3 things about backups

In this post I’ll talk about 3 things about backups that you should know. At the end of it, you should understand the different types of data involved in a backup, and some programs which can help you with the backups.

3 different types of data

(Or, why not all data is equal)

Data can generally be classified into 3 groups:

  1. Important stuff that changes frequently – Think work documents, reports and the like
  2. Important stuff that is not changed frequently – Think family photos, videos, music
  3. Unimportant stuff – Stuff like recorded TV shows, or backups of your DVDs

If you want to get technical, you can split ‘unimportant stuff’ into changes frequently/rarely, but that is about making backups simple, so I’m ignoring that distinction.

These distinctions are quite important – the ideal type of backups for each is different. For stuff that changes frequently, a backup process that runs constantly and allows you to retrieve old versions of a file (in case you inadvertently delete a crucial section of your report, for example) is better than something that’s run once a week. But for the stuff that’s changed irregularly, you could probably get away with weekly backups.

I’d wager that most people think of backups as plugging in an external drive and copying files over. Which leads me to my next point: If that is your backup strategy, when was the last time you did it?

Automation of backups

See, backups are worthless unless they’re done regularly. In the first 4 months of the year, I shot 131GB worth of photos. All of them were automatically added to my backups. If I had to do it manually, I’m not sure I would have backed them up.

Which is my point: It’s not a backup unless it’s done without intervention. Human nature is simple – we don’t really want to do stuff. If we don’t have to do it, and we don’t want to do it, face it: we’re not going to do it. Surveys have shown that more than half of computer users backup less than once a year. So, yeah, backups aren’t sexy. In fact, you hope never to need them. But it’s when you don’t have them that you wish you did.

Programs to help you

So, the third and final point. Programs that will help you backup.

First, we’ll look at the important stuff that changes regularly. For that, take advantage of cloud sync tools like Dropbox or SkyDrive. They’re intended for synchronizing two or more computers, but the nice fact is is that they keep copies of your stuff on their servers so they act like a backup. And Dropbox allows you to restore old copies of files from the past 30 days. That meets our needs for backing up important, frequently changed documents. (Not to mention that for stuff like reports, it’s nicer to email people a link to a file rather than attach the entire file, especially if it’s a big one.)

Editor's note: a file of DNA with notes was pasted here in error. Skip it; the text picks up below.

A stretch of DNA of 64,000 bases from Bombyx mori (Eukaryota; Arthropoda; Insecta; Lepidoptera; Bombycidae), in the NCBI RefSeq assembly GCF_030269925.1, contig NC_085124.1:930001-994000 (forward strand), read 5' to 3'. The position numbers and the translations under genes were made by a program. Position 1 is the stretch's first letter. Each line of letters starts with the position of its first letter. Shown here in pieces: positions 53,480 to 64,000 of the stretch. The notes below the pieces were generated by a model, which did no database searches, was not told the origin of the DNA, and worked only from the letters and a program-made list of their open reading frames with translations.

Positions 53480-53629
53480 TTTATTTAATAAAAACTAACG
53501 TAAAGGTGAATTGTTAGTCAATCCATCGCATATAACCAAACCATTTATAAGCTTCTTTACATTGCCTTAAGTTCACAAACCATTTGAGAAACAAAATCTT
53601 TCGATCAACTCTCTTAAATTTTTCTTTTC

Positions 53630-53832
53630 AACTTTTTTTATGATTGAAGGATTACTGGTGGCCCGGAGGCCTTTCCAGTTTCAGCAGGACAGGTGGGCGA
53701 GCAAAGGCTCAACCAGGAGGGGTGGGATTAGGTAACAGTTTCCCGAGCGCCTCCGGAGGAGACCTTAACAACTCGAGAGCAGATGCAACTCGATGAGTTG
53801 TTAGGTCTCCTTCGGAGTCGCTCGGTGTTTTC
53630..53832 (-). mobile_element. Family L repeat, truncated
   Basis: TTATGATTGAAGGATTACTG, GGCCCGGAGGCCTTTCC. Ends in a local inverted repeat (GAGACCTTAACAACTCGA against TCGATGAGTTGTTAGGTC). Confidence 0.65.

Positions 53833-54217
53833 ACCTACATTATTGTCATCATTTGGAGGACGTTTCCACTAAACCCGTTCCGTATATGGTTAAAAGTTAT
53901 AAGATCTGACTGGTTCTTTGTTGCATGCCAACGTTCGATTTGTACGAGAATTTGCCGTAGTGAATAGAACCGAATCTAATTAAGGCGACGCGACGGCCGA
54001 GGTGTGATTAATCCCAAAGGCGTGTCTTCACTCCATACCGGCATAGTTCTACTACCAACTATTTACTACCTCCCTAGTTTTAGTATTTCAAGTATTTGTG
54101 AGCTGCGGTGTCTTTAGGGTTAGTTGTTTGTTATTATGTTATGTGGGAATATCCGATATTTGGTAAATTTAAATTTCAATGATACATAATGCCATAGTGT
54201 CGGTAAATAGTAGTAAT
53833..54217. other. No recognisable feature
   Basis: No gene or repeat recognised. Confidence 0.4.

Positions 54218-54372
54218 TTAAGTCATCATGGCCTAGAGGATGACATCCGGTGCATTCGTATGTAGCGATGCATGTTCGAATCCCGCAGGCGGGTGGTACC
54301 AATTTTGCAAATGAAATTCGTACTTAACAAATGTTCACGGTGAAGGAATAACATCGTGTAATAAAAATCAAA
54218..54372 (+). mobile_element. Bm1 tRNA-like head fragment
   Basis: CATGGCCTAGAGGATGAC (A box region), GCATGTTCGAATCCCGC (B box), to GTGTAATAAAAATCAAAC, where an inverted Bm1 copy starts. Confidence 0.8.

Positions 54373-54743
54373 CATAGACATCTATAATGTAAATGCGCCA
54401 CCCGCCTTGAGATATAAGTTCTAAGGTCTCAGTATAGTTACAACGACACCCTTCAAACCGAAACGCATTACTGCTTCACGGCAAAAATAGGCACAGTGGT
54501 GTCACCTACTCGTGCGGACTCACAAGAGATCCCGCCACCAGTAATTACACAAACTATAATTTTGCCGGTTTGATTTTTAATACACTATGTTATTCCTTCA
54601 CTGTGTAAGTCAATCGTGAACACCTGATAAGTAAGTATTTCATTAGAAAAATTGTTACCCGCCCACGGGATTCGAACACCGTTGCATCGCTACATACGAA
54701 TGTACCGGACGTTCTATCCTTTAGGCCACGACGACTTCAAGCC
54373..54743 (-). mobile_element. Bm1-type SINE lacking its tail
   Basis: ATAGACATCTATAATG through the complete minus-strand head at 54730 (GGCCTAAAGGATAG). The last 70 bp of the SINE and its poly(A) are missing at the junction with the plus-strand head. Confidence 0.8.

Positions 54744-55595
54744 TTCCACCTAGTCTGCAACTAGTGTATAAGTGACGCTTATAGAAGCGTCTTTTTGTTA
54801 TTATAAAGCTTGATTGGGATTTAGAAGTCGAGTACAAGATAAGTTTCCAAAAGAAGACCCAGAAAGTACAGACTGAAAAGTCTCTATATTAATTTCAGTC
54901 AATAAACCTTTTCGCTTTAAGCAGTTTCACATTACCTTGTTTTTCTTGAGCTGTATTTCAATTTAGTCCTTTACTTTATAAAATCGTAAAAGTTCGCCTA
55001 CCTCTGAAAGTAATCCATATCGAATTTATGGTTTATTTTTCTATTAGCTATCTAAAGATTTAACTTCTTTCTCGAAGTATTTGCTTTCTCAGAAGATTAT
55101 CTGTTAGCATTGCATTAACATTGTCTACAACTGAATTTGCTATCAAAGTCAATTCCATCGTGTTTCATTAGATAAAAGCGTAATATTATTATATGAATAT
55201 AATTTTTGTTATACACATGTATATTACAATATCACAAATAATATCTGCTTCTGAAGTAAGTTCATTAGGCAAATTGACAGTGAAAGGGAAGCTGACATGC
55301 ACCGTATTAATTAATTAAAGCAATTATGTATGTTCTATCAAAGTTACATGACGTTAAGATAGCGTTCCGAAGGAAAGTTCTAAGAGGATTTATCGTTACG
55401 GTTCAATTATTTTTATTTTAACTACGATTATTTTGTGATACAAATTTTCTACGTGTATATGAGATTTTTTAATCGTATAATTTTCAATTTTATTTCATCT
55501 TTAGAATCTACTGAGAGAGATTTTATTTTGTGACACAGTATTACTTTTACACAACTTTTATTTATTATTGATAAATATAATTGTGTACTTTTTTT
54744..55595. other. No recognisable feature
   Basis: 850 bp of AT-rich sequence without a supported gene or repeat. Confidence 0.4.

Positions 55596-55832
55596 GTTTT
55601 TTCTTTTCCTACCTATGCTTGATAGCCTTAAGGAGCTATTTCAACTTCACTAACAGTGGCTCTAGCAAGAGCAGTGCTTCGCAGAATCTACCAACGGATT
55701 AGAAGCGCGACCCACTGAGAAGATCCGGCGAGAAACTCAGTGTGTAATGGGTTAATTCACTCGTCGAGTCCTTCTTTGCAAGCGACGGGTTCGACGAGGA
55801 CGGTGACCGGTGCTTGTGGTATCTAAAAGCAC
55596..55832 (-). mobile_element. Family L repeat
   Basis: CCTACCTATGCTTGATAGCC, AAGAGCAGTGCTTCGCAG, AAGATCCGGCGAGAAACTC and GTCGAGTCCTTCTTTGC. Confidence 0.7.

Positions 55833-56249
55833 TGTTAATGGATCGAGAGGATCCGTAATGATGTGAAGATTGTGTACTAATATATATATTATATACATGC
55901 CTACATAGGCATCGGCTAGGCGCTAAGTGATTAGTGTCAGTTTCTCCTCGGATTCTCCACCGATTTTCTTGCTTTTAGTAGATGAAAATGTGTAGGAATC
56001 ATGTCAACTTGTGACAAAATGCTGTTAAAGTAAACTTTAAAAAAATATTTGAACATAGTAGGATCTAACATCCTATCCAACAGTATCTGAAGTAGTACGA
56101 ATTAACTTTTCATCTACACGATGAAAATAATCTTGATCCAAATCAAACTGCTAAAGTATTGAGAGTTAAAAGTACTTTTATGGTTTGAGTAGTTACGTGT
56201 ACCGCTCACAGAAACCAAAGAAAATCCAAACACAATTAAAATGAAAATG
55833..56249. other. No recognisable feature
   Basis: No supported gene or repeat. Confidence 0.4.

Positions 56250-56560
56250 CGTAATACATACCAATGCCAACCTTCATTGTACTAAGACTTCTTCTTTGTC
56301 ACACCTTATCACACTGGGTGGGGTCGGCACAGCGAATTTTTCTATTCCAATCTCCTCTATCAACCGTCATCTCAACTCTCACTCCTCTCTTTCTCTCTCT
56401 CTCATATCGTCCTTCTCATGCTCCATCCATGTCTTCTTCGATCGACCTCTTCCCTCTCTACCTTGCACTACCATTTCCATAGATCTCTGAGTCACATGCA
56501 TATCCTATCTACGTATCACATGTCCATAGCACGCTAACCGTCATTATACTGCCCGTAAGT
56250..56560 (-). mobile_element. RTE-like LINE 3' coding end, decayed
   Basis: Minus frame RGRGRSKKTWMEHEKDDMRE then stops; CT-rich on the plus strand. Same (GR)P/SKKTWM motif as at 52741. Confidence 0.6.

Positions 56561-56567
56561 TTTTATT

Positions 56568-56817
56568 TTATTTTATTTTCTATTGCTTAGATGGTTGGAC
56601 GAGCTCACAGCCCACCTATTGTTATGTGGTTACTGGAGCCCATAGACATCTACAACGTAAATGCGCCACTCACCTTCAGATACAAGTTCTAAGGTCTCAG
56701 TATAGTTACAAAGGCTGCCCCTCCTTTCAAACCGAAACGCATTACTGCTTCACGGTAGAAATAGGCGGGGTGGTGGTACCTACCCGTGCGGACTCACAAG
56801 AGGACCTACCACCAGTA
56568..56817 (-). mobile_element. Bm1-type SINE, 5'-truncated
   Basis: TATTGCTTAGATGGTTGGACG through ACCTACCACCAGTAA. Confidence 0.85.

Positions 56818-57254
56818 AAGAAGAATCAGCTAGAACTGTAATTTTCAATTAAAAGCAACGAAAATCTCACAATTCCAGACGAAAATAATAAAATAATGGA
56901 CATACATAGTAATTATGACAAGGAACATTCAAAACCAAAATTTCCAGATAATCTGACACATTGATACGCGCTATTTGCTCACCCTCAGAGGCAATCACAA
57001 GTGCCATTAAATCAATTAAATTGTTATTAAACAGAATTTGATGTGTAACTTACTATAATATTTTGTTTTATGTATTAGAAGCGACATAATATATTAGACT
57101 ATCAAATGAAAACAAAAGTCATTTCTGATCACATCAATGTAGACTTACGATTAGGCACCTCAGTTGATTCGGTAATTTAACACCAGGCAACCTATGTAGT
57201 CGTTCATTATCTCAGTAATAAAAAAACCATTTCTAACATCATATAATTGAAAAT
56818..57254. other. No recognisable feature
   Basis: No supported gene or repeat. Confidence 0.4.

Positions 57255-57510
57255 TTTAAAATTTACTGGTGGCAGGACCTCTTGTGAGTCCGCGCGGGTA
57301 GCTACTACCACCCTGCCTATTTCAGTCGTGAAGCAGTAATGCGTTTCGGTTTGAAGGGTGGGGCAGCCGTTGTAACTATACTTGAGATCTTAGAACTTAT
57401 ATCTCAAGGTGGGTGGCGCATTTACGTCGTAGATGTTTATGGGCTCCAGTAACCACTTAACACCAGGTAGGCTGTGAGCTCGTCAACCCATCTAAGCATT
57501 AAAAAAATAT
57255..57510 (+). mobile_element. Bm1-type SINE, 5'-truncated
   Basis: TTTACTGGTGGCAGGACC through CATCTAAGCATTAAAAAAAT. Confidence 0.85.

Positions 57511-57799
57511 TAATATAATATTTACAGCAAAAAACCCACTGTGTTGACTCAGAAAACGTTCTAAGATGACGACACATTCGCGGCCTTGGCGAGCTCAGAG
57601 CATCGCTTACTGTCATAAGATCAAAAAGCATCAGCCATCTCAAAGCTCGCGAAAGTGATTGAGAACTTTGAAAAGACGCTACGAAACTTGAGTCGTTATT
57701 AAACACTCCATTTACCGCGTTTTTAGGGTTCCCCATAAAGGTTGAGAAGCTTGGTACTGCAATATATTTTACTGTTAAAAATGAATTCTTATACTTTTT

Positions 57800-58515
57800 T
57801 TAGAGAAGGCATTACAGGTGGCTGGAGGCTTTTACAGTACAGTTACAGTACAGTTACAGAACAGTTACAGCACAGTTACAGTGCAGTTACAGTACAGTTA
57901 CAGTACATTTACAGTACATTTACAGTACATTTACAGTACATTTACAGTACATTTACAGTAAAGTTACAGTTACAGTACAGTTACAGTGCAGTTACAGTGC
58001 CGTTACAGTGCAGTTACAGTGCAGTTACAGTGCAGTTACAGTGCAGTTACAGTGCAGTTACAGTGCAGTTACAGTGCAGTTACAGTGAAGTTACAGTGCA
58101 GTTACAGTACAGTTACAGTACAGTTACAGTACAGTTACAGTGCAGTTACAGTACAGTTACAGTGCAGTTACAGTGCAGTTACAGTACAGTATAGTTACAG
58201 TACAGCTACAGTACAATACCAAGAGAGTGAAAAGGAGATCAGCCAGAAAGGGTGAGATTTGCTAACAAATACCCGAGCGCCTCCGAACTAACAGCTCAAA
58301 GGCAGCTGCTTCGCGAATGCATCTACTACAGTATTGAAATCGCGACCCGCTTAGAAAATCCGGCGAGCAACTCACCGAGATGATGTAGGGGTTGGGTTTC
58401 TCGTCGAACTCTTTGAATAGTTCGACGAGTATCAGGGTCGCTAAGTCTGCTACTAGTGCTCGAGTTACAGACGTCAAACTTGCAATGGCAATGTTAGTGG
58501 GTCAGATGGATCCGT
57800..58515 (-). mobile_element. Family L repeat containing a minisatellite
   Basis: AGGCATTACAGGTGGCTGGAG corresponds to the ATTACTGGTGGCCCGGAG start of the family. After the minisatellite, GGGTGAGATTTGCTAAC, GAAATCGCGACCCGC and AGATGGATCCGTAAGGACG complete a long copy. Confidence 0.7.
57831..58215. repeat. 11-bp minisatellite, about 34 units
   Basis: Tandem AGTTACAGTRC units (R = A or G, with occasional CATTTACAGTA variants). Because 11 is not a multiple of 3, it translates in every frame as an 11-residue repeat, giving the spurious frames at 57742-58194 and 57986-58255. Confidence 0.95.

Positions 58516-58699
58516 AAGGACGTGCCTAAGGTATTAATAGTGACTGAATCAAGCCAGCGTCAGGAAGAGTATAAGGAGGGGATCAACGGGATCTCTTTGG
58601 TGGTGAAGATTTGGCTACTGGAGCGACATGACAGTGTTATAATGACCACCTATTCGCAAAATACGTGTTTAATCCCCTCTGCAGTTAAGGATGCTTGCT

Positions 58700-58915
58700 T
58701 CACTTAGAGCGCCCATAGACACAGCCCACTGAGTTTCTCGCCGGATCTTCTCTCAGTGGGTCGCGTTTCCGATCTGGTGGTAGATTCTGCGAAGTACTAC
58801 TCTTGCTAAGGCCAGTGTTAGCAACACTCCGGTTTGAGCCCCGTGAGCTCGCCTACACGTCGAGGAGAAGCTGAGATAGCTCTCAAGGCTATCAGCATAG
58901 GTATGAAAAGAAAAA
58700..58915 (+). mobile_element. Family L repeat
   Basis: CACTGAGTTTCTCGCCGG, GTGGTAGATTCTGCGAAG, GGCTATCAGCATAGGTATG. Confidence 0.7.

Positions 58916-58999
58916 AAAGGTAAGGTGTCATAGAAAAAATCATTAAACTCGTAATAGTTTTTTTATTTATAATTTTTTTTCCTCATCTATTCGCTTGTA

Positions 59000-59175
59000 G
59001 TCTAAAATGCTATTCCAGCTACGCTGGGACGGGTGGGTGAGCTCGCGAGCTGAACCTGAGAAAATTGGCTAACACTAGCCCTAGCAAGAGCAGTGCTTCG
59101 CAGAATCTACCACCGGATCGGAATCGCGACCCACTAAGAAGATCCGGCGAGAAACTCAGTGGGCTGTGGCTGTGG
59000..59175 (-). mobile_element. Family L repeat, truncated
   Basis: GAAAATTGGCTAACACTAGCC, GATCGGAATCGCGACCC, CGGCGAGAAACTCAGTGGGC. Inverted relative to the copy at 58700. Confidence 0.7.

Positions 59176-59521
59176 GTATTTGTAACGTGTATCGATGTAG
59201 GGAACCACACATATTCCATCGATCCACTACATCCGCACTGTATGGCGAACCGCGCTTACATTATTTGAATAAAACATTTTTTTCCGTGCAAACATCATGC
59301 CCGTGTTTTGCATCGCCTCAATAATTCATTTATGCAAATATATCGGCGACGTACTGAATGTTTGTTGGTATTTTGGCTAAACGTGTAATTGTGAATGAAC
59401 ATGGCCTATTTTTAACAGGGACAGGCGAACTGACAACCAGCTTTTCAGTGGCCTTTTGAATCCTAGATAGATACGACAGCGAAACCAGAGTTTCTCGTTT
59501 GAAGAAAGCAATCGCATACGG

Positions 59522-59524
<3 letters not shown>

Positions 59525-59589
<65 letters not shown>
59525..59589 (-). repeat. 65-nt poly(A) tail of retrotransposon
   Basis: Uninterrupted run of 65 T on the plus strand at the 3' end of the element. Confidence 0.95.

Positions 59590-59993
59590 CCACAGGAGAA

Next, the important stuff that does not change regularly. For that, I look at online backup tools. Nice thing about them is that they’re offsite, so you don’t lose everything if your house burns down. If you’ve got one or two computers to backup, I can’t recommend BackBlaze enough. For less than the price of a coffee at Starbucks each month, you can keep your computer backed up online. If you’ve got more computers though, BackBlaze loses out to CrashPlan, where they’ve currently got a plan that will backup up to 10 computers for USD$6/month. (That’s the plan that I’m personally using.)

And, finally, the unimportant stuff, stuff that you can live with losing. Good news for those who backup with external drives. Your investment hasn’t gone to waste. This is the perfect use for that external drive. Programs like SyncToy or SyncBack allow you to synchronize your files on the desktop/laptop’s drive to the external drive. (I’ve also seen good mentions about Karen’s Replicator, but I’ve haven’t heard as much about it.)

And if you want to have a scorched earth/bare metal backup policy… I shall point you at DriveImage XML. Like Acronis True Image, but free. I tend not to bother with that, because if my computer fails, that probably means it was overdue for an OS reinstall, and the associated program clean up.


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